Here’s a fun and creative way to carve and decorate your pumpkins – kind of like a pumpkin “snowman”! It utilizes more of the bounty of fall than just pumpkins, and is a great activity for the whole family! Even teens will want to make one these crazy characters.
To download the PDF of the Pumpkin People craft activity, click here.
Level of Difficulty:
Average – This craft is fun and appropriate for the whole family, from ages 3 to adult, but some steps do require adult assistance. Children 8+ may be able to do this craft with very little assistance. Note: we do recommend using a glue gun and you will need an adult to help with this step. If you have any questions while doing the craft, please click on Contact Us on our website and we will respond as quickly as possible.
Estimated Completion Time: Approximately 1 to 2 hours per character, plus time spent gathering materials.
List of Materials Needed:
– Pumpkins and Gourds in assorted sizes and shapes. You’ll need 3 per character
– Autumn Nature Materials: Acorns, Leaves, Twigs, Dried Berries, Dried Flowers, Bark, Seed Pods, Pinecones, etc.
– Autumn Market Materials: Root Veggies, Nuts, Seeds, Dried Beans, Cinnamon Sticks, Cloves, etc.
– Bamboo Skewers and/or Chopsticks
– Glue Gun (WARNING: Glue gun must be used with adult supervision. The glue is very hot and can burn.)
Pumpkin Carving Tools:
– Kid-safe Carving Knife Adult Carving Knife for cutting tops out of the pumpkins (must only be used by adults)
– Awl or round sharp tool for poking holes. We used a Nutpick, but you could also use a large, thick nail or metal knitting needle
– Large Serving Spoon for digging out the pumpkin seeds (clean and bake these with salt for a nutritious snack!)
– Optional: Potato Peeler – can be used to adjust the size and shape of carrots & parsnips
Step 1: Get a paper or plastic bag with a handle and go for a nature walk. Collect acorns, twigs, pretty leaves, dried flowers, anything that is relatively sturdy and inspiring…and dry. Don’t worry too much about having the right items, just get a variety and then toss out what you don’t use. Here’s an example of some of the items we started with.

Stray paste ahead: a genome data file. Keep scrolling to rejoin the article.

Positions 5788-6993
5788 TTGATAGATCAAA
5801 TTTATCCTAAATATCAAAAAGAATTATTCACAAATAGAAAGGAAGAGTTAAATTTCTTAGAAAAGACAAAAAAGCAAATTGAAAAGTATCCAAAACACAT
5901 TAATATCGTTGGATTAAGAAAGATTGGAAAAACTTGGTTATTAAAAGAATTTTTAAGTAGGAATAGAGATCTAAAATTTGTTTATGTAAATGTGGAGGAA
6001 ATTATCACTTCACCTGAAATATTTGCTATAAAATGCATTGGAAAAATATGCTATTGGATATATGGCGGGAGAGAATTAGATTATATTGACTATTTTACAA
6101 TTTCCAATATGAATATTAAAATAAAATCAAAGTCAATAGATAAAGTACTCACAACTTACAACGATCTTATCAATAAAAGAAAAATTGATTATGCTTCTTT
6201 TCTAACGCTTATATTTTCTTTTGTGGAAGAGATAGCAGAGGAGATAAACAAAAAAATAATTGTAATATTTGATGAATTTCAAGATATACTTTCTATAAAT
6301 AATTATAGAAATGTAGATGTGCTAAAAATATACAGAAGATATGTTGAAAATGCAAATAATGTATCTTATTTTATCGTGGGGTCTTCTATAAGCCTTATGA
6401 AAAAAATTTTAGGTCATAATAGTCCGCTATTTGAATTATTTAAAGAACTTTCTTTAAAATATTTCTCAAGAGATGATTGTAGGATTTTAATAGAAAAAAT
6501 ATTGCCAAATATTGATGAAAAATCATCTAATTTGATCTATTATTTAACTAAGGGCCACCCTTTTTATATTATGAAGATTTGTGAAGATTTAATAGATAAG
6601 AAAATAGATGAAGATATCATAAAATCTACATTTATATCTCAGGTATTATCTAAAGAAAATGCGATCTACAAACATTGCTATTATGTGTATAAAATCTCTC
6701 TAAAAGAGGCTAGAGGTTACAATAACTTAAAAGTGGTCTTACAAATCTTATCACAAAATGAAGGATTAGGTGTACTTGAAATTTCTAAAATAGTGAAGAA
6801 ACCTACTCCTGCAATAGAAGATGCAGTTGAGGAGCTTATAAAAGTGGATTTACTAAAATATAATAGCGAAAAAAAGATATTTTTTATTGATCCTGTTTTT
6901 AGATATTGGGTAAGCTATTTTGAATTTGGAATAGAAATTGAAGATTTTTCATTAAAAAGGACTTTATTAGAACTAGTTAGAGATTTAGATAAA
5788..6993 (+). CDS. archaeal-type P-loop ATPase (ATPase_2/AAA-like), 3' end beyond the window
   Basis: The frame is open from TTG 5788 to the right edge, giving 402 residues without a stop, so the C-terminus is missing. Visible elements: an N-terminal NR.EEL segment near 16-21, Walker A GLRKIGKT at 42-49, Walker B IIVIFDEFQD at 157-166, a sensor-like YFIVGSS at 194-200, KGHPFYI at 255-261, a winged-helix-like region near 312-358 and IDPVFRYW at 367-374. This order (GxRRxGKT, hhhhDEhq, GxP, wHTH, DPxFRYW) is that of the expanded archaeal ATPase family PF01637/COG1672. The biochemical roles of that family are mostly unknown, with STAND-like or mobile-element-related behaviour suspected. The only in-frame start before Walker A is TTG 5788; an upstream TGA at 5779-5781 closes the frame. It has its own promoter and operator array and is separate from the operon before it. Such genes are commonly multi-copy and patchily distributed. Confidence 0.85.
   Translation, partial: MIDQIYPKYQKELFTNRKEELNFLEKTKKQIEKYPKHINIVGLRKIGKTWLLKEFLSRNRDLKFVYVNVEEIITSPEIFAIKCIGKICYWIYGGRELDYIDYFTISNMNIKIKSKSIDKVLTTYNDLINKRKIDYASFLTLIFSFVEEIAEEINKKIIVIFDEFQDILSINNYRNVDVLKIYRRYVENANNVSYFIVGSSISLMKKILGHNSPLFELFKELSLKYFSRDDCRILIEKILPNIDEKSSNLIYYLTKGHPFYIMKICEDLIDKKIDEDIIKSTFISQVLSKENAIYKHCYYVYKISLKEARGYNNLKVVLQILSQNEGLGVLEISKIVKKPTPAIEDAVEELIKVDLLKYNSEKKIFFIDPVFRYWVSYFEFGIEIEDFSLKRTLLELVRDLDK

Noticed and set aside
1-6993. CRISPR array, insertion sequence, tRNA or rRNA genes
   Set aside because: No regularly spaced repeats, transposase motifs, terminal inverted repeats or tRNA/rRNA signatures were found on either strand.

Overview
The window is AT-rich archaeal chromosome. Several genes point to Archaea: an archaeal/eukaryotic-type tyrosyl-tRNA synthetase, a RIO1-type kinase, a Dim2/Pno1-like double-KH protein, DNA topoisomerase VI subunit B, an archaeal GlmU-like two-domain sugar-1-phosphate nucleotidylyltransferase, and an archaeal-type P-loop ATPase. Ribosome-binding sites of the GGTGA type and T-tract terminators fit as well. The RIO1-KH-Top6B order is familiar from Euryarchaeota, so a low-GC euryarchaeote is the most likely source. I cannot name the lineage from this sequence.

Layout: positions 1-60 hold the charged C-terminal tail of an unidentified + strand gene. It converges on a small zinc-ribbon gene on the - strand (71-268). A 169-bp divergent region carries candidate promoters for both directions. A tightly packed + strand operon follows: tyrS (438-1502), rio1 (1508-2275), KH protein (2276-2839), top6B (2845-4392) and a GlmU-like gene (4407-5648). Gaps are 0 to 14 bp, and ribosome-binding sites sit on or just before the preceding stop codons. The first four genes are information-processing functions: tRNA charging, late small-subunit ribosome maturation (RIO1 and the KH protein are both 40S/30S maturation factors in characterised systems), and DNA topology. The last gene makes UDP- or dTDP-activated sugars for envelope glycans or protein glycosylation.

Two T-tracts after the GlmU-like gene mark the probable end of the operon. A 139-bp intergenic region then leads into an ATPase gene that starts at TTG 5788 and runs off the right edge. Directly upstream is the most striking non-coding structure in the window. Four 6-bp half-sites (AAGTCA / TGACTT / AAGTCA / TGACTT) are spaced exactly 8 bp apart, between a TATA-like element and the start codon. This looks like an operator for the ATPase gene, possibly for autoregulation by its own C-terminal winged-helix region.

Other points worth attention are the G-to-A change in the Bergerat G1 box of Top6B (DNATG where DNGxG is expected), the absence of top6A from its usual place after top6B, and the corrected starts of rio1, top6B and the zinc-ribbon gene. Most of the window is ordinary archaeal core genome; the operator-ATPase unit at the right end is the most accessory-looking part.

Step 2: At your local Farmer’s Market or grocery, buy a variety of pumpkins and gourds, root veggies and assorted dried beans, nuts and seeds. We used pie pumpkins, heirloom pumpkins, acorn squash, butternut squash, rutabaga, carrot, parsnips, shallots, 3 colors of dried beans, peanuts in the shell and whole cloves! Use what you have on hand or go shopping specifically with an eye for foods that will make interesting body or face parts. Other ideas are dried peppers, pasta, nuts in the shell, rice, dried mushrooms. Don’t use anything fresh that will easily spoil, try to utilize dried items that are not too fragile or brittle.
Step 3: Gather your tools. Note that some of these tools can only be used by adults. Luckily there are just a few times when you’ll need to ask for their assistance and the rest can be done by the kids 🙂
Step 4: Stacking. Start with the pumpkins, gourds and large root veggies. Try stacking items together and choose 3 pieces that will make a nice Pumpkin “Snowman”. Sometimes you’ll find items that remind you of a head or body, but do not stack easily, like this rutabaga that still has some roots attached that look like hair. We’ll show you how you can stack these items in Step 5.
Here are examples of our stacking experiments:
Step 5: Stabilize your stack. There are 4 ways to do this. Work with your stack to determine what will work best.
1) The easiest is if the items are all flat topped (except for the top of the head) and fit together fairly well by just rotating each until it finds a natural fit with the one below. Sometimes this involves cutting away the stem.
2) If after rotating you cannot get the items to stop wobbling or rolling off, use twigs and/or play dough as wedges between the cracks.